An oil change service at the local Quick Lube usually includes vacuuming the car’s inside, plus a choice of air freshener – that is, it does for everyone’s car but mine. I tell the mechanic not to bother, for the same reason I don’t get pedicures: it’s as pointless as it is embarrassing. My toes are way too crooked, the toenails I have left way too gnarly – I’m sure a coat of polish won’t fool anyone. A little whiff of imitation vanilla in my car would feel just as insincere because it’s obvious this vehicle has not been washed in years, inside or out. I want to spare innocent cosmetologists the sight of my toenails, just like want to spare the guy in blue overalls the overwhelming task of excavating my car’s floor from layers and layers of sand, dirt, manure, alfalfa hay, Honey Stinger crumbs, and other debris of my messy lifestyle.
I tried a coat of polish for the San Diego 100. What was the point?
I am a horse trainer and ultra runner who commutes two hours a day. I am not a total slob. My house, while not spotless, is an inviting place to come home to. My horses look presentable. After working them, I brush the sweat from their coats and pick the dirt out of their feet every day. My car, on the other hand. looks like it’s been rode hard and put up wet. I call it Blue, because, under all the dust, it’s blue (take my word for it). I don’t bother to fix any of its many scrapes and dents – not because I’m lazy (or, at least, not only because I’m lazy), but because I kind of like looking at them. Like the scars on my knees, which I wear with pride, each mark on my car’s body tells a story:
“Way too tired after Grand Canyon Rim to Rim to Rim to notice wooden post at campground entrance.”
“Underestimated width and condition of rutted dirt track leading to a remote aid station. Should have taken heads-up that said it was “four wheel drive only” literally, instead of assuming this meant “four wheel drive recommended, but hardy little cars can do it, too!”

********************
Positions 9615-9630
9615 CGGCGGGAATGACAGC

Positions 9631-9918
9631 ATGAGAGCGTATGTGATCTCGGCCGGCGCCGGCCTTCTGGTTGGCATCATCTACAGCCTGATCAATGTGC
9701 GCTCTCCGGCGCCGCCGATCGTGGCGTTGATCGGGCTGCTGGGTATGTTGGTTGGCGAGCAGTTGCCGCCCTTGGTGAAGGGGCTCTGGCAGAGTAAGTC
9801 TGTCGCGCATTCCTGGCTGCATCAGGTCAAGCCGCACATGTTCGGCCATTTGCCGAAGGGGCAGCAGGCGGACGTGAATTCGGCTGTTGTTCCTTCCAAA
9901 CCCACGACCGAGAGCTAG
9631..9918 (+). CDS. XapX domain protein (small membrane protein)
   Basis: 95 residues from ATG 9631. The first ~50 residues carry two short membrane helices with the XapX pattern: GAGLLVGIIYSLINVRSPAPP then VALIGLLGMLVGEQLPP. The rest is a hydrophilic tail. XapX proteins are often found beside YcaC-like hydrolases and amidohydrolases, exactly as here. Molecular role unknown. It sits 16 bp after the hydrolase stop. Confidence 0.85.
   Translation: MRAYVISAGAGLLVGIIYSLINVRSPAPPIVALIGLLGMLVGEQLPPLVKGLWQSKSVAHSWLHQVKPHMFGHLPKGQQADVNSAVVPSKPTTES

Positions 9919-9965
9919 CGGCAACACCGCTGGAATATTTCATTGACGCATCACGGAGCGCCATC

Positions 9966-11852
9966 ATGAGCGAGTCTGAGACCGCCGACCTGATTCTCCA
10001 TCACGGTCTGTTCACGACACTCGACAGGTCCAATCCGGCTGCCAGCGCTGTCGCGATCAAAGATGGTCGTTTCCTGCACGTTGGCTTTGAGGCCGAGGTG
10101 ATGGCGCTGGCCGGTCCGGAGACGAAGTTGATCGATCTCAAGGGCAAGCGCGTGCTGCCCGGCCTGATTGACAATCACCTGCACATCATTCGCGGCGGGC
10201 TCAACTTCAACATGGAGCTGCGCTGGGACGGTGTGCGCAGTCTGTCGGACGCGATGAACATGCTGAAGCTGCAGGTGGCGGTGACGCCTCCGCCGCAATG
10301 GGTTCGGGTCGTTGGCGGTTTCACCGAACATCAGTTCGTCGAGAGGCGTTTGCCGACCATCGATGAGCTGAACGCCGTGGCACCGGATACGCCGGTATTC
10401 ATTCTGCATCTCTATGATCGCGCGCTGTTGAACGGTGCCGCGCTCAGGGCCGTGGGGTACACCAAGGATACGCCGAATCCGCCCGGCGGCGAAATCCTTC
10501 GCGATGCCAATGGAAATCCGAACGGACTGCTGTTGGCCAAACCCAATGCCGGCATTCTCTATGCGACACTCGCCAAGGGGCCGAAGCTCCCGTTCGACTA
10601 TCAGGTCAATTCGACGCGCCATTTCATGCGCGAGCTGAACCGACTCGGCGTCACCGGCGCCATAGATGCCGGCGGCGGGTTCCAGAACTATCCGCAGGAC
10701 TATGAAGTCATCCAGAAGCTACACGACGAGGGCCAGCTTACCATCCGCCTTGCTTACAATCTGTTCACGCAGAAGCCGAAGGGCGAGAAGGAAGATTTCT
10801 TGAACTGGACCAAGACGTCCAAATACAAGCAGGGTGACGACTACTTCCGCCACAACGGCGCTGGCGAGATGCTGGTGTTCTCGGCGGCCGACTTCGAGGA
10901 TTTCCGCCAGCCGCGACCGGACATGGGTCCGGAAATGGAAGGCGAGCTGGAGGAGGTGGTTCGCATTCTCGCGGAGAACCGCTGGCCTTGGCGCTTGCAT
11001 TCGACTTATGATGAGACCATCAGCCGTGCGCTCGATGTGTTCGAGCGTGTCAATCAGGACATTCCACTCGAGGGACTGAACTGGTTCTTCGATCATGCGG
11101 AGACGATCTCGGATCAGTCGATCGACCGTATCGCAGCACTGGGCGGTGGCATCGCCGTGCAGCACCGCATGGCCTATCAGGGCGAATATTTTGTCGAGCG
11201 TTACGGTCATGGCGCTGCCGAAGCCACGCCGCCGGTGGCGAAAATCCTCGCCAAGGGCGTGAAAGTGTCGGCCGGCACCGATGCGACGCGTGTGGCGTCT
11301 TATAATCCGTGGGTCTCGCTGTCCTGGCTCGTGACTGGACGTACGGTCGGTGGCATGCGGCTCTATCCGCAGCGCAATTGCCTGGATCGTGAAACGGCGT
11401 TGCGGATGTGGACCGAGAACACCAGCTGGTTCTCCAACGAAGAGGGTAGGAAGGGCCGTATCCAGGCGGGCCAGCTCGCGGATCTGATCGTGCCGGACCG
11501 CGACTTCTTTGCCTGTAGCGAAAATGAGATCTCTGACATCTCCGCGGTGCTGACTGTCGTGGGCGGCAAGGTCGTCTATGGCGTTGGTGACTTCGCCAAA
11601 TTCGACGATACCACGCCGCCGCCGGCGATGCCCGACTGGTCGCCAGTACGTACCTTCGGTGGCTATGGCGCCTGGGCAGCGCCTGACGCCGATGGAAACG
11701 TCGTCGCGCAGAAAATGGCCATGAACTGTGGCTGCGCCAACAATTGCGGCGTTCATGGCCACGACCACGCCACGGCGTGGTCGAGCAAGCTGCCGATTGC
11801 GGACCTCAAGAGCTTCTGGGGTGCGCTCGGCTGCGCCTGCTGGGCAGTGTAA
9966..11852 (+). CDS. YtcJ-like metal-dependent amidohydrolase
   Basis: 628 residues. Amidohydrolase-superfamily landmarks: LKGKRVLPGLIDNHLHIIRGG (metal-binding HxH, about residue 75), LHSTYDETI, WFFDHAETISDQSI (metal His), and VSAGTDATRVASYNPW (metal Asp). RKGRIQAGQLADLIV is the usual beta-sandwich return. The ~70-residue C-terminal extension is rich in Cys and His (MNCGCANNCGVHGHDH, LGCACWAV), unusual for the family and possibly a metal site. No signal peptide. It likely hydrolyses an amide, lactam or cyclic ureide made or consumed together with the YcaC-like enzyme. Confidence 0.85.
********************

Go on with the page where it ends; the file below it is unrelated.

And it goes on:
“Ran over deer (which was, thank goodness, already dead) on my way back from Bryce Canyon.”
So, my car won’t win any beauty contests anytime soon, but it’s uniquely mine. It may be small, but it’s pretty roomy. The trunk holds my saddle, several bridles, grooming supplies (for horses, not for me), a bag with extra running clothes, an extra pair of running shoes, jumper cables, 23 reusable grocery bags, the saddle pads I keep meaning to throw in the washer, plus the sack of aluminum cans I need to recycle but keep forgetting.
If you dare to open the driver’s side door (which is the only one that works), a collection of water bottles, buffs, and spurs come tumbling out They seem to multiply when I’m not there, like an infestation of rodents.The seats are covered in horse hair. The aroma of unwashed running shoes and sweat-soaked layers of clothing that end up in a pile on the back seat fills the air. All summer long, dead flies gather on the dashboard, while live ones buzz around the rearview mirror.
I bought this car in 2011. Since then, I have not done any of the scheduled maintenance. I have replaced bald tires and squeaky brakes, plus changed the oil every 5000 miles or so. Nothing else. It’s indestructible.
It might not be obvious, but I really appreciate my little car. How could I not? Every time I turn the key in the ignition, the engine comes alive, ready for new adventures in spite of all the abuse I subject it to. This means that, sadly, our time together is ending. At 157 000 miles, my is not ready to go out to pasture, but it does deserve a less demanding lifestyle. I am planning to give it to my stepson, whose commute is much shorter than mine, and who might even clean it up. In the meantime, I am shopping for a new little workhorse, this time in a more practical hatchback version.
I imagine my new car waiting for its new owner on the dealership lot, oblivious to the hardships ahead. I already feel a little sorry for it. Its lot mates who can look forward to washings and waxings. At least the unlucky vehicle I pick will have an adventurous life with me.
So, I’d like to know: do you ever wash or vacuum your car? If so, why? I am trying to change my messy ways, but need a valid reason – please help me out!